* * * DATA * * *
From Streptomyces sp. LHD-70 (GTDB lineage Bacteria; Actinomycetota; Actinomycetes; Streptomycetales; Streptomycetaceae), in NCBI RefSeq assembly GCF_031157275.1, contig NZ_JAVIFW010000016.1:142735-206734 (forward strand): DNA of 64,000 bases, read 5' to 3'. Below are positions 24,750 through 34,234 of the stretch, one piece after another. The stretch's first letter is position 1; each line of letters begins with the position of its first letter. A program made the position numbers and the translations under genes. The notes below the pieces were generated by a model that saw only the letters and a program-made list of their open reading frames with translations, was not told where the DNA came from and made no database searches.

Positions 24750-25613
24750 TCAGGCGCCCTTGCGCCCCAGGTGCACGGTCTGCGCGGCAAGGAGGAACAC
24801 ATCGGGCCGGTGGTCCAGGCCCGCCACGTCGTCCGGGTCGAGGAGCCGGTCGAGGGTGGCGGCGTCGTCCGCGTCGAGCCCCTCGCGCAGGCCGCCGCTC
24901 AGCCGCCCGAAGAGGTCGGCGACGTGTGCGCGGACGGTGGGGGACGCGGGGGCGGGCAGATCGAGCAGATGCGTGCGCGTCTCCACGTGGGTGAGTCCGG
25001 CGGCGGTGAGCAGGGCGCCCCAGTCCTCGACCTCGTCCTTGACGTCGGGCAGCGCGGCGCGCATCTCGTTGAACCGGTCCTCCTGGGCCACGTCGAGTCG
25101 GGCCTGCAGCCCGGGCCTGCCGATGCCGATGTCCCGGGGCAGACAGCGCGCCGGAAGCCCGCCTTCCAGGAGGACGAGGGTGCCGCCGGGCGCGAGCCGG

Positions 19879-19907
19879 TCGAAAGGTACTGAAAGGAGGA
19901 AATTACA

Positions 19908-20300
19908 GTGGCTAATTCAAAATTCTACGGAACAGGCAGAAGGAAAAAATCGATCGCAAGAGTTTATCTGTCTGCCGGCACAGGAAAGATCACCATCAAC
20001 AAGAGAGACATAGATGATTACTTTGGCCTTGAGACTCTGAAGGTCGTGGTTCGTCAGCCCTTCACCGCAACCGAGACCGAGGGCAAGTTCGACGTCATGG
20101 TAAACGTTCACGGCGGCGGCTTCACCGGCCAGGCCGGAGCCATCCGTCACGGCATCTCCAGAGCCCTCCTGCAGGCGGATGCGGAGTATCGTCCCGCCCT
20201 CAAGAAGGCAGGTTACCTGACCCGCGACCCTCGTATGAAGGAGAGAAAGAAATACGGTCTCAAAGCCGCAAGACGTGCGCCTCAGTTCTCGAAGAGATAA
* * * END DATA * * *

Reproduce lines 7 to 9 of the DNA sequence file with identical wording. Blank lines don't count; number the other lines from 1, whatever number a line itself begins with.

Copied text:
25101 GGCCTGCAGCCCGGGCCTGCCGATGCCGATGTCCCGGGGCAGACAGCGCGCCGGAAGCCCGCCTTCCAGGAGGACGAGGGTGCCGCCGGGCGCGAGCCGG

Positions 19879-19907
19879 TCGAAAGGTACTGAAAGGAGGA